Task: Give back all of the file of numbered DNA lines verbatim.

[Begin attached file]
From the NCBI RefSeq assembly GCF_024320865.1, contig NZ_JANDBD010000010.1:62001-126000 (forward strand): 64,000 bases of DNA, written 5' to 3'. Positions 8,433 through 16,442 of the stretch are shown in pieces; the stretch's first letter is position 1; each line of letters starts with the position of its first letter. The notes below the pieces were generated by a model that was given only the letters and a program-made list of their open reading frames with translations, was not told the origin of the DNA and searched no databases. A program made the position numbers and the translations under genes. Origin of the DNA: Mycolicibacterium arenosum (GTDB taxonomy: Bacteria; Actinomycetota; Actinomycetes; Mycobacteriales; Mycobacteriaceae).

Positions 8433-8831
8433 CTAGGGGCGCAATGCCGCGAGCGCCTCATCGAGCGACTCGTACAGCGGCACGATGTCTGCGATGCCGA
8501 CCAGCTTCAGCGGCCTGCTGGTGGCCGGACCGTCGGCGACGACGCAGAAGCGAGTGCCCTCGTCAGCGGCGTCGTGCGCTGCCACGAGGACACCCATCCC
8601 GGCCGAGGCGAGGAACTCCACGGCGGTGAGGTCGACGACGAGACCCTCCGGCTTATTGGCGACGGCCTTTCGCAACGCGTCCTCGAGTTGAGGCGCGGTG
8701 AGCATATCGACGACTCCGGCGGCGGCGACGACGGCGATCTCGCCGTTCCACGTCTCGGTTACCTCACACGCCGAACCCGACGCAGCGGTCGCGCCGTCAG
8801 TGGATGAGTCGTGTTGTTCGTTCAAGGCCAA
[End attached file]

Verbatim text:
From the NCBI RefSeq assembly GCF_024320865.1, contig NZ_JANDBD010000010.1:62001-126000 (forward strand): 64,000 bases of DNA, written 5' to 3'. Positions 8,433 through 16,442 of the stretch are shown in pieces; the stretch's first letter is position 1; each line of letters starts with the position of its first letter. The notes below the pieces were generated by a model that was given only the letters and a program-made list of their open reading frames with translations, was not told the origin of the DNA and searched no databases. A program made the position numbers and the translations under genes. Origin of the DNA: Mycolicibacterium arenosum (GTDB taxonomy: Bacteria; Actinomycetota; Actinomycetes; Mycobacteriales; Mycobacteriaceae).

Positions 8433-8831
8433 CTAGGGGCGCAATGCCGCGAGCGCCTCATCGAGCGACTCGTACAGCGGCACGATGTCTGCGATGCCGA
8501 CCAGCTTCAGCGGCCTGCTGGTGGCCGGACCGTCGGCGACGACGCAGAAGCGAGTGCCCTCGTCAGCGGCGTCGTGCGCTGCCACGAGGACACCCATCCC
8601 GGCCGAGGCGAGGAACTCCACGGCGGTGAGGTCGACGACGAGACCCTCCGGCTTATTGGCGACGGCCTTTCGCAACGCGTCCTCGAGTTGAGGCGCGGTG
8701 AGCATATCGACGACTCCGGCGGCGGCGACGACGGCGATCTCGCCGTTCCACGTCTCGGTTACCTCACACGCCGAACCCGACGCAGCGGTCGCGCCGTCAG
8801 TGGATGAGTCGTGTTGTTCGTTCAAGGCCAA